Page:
Nova Scotia

Approval granted to controversial campground in Scots Bay

A proposal for a campground in a remote seaside village in Nova Scotia has been approved by the local council following a long-brewing and divisive debate in the community.

Councillors with the Municipality of Kings County paved the way for a campground in Scots Bay, N.S., Tuesday evening by agreeing to enter into a development agreement that would allow for up to 100 sites for tents and RVs. 

Five councillors voted in favour, four voted against and one abstained because he was not present for a public hearing on the issue last week.

At Tuesday’s council meeting, councillors explained their rationale and many alluded to the difficulty they had in deciding.

“I woke up this morning, 3:30, and this was on my mind,” said Coun. Dick Killam.

Minutes before he had to cast his vote, Killam said his mind was still not made up. In the end, he voted in favour.

Deputy Mayor Emily Lutz teared up as she spoke.

“I hate getting emotional, but I could have predicted this would happen. It’s because this is an emotional issue, and it’s because we’re here, because we’ve really listened to what you have to say,” she said.

“It’s also because we can imagine the struggle that you are facing.”

Last week, councillors sat for five hours listening to community members speak about the campground proposal.

Many said they were worried about infringement on agricultural land and potential disruptions to farm operations in Scots Bay.

Community members had expressed concern about about infringement on agriculture. (Robert Short/CBC)

Lutz said she thinks the council does a good job of protecting farmland in Kings County, regularly saying no to development on land that’s zoned for agriculture. She voted in favour of the campground.

Other common concerns voiced by Scots Bay residents were campers trespassing on private property, traffic hazards, pedestrian safety, negative impacts to the nearby salt marsh, negative impacts to neighbouring wells and septic systems, noise and light pollution and a drop in property values.

Coun. Martha Armstrong dismissed the majority of those concerns, but voted against the campground because of its shared boundary with a farm with show horses and broiler chickens.  

The owner of that farm, Lindsay Steele, has been an outspoken opponent to the campground. Part of her opposition is based on concern that increased human activity next door would bring a myriad of risks to her animals.

Armstrong said her vote was shaped by municipal planning guidelines, which say that in cases of conflict, agriculture takes priority.

Developer hopes to work with opponents

Julie Skaling is the owner of the 40-hectare property on the main road through Scots Bay where she’s now authorized to open a campground.

“I feel good because certainly this was the goal,” Skaling said in an interview the day after the vote.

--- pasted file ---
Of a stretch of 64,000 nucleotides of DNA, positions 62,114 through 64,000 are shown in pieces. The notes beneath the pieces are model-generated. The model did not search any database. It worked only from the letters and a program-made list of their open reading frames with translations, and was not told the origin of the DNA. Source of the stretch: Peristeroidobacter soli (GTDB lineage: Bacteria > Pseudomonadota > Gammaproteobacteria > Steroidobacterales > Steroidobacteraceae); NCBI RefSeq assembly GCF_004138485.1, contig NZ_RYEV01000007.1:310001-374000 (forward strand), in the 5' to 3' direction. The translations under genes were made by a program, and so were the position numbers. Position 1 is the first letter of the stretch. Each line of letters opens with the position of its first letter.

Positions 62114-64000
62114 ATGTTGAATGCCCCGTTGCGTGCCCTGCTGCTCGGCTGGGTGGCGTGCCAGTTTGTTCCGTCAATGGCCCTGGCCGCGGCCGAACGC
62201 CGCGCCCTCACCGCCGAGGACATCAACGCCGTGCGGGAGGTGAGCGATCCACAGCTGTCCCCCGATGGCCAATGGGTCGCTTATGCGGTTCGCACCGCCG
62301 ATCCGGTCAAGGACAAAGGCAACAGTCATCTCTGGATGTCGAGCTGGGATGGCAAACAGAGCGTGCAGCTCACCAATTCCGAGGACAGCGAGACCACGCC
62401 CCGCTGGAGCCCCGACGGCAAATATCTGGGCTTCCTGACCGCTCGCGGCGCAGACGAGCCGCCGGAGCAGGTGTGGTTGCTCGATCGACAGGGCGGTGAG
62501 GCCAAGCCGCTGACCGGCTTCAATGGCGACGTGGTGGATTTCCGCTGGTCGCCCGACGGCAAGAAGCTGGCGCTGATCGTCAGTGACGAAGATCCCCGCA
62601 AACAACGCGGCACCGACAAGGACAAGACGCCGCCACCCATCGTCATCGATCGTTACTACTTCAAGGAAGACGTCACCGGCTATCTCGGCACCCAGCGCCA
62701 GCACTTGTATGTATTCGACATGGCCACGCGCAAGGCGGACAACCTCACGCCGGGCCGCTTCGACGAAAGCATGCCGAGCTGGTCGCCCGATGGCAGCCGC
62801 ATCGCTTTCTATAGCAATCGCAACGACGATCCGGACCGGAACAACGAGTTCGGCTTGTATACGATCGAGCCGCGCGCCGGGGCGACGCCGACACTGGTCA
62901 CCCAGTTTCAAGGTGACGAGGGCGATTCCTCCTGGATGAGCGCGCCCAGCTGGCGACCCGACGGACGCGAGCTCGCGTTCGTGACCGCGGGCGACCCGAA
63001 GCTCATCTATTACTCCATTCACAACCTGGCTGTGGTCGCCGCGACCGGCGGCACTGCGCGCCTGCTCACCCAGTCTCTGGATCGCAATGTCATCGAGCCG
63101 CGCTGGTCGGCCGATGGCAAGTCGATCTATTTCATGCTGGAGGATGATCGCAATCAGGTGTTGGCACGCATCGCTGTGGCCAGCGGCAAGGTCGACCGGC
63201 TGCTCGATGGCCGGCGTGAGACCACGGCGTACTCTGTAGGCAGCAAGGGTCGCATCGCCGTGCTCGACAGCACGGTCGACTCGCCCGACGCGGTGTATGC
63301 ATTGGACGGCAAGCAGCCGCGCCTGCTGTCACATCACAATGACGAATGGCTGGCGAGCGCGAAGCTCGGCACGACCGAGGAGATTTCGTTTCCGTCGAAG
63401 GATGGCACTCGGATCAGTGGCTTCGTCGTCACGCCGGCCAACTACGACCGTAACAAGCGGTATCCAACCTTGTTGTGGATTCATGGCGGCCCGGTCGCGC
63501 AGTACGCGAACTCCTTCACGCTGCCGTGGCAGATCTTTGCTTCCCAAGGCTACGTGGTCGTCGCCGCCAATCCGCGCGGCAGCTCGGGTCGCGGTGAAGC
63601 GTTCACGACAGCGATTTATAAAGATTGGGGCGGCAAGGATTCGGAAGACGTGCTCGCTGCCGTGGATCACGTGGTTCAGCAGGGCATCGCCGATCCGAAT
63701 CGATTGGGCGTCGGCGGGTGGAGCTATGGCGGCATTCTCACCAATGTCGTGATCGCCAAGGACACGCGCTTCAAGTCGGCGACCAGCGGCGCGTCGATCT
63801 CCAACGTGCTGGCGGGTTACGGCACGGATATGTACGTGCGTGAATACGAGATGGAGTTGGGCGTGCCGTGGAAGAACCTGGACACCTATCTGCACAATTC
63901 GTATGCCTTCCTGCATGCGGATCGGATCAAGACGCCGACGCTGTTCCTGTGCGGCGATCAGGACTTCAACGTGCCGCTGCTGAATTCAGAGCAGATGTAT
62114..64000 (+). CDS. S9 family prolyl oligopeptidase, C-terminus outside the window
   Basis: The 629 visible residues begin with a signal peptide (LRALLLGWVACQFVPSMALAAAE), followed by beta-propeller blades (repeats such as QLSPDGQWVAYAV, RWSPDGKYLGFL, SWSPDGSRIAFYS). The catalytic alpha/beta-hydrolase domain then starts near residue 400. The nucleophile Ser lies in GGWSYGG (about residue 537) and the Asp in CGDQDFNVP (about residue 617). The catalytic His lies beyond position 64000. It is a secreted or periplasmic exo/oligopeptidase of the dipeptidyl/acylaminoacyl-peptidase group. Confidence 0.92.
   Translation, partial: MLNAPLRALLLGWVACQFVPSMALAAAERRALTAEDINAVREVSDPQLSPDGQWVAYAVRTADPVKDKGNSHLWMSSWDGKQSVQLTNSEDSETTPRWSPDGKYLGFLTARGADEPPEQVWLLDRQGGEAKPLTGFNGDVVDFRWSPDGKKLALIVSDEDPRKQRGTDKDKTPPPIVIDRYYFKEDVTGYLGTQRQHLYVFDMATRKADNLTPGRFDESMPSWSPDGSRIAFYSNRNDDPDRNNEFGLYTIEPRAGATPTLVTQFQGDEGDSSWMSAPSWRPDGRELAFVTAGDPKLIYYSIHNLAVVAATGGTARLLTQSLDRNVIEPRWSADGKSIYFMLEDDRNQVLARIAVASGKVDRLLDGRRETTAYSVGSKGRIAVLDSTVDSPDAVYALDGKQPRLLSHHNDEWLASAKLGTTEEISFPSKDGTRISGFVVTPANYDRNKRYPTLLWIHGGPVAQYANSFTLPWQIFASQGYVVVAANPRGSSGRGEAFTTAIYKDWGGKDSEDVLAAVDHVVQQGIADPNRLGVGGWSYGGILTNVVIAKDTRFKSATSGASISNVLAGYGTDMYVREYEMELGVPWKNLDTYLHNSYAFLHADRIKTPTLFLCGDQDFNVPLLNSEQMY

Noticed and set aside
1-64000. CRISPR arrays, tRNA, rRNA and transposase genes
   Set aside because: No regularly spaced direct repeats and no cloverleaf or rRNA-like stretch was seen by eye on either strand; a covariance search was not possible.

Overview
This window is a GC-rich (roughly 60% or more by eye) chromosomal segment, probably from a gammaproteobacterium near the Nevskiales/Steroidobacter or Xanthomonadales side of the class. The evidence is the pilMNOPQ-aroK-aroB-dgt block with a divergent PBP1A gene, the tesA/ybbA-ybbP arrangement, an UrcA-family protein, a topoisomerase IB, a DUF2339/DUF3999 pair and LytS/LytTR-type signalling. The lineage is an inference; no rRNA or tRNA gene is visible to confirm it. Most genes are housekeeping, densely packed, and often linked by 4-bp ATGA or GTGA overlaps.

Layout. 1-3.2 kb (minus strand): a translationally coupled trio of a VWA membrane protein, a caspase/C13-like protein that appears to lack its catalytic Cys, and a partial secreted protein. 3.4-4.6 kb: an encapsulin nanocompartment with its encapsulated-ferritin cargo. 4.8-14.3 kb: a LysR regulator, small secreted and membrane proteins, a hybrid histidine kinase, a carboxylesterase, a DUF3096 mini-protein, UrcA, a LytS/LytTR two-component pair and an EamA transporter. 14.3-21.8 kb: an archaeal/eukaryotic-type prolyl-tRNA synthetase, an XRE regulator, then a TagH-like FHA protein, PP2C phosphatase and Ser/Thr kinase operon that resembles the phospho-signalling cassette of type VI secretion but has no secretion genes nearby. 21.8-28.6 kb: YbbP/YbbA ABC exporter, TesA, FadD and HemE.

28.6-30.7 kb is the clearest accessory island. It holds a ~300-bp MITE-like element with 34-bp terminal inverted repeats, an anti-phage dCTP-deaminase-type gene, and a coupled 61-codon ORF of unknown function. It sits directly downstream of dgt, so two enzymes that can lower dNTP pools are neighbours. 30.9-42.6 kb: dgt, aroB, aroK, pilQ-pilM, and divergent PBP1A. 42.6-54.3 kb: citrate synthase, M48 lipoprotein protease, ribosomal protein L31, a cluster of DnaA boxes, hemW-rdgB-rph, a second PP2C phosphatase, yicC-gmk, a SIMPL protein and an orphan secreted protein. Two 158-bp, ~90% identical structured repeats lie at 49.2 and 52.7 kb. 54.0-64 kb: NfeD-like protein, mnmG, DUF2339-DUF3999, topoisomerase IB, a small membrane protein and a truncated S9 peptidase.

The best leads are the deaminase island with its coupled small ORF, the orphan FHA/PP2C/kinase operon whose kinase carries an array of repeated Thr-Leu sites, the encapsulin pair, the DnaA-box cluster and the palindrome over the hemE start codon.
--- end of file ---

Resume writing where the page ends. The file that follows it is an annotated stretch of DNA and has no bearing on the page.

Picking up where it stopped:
But, she added, she sees lots of work ahead of her. Skaling said she hopes she can ease the concerns of her neighbours that the campground will wreak havoc on their community, their properties and their businesses.

“I certainly am not interested in trying to make their lives and livelihoods worse,” she said.

WATCH | People have been divided over the proposed campground 

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The remote seaside community of Scots Bay is tight-knit. But lately, they’ve become divided over a proposed campground. Taryn Grant has the story

Skaling said she wants to engage with the campground’s opponents as she irons out the details of the operation.

“I really hope that we can find ways to mend and heal the community,” she said.

The development agreement requires a phased opening over about five years. Skaling said a “small piece” could open as soon as next year, and it could include a day-use area and about 15 tenting sites.

A woman pets a black mare on the head.
Lindsay Steele stands with one of her mares on her property in Scots Bay. She’s worried a proposed campground next door would be detrimental to her horse-breeding and farming businesses. (Taryn Grant/CBC)

Skaling said she wants to be sensitive to the concerns about infringement on agricultural land, and she’s considering reserving a two-hectare field for farming. That plot is the only part of her property that is currently farmed.

Appealing council’s decision

Council’s approval of the campground could be appealed to the Nova Scotia Utility and Review Board. There’s a two-week deadline for appeals from the time of the decision.

Steele, the farmer who owns a property immediately south of the proposed campground, said she and others in the community intend to file an appeal with the UARB and file for a judicial review.

She said she thinks it’s an unfair process.

“You’re fighting your own money. As a community, we pay tax dollars, those tax dollars go to the municipality, and then the municipality uses our tax dollars to take us to court.”

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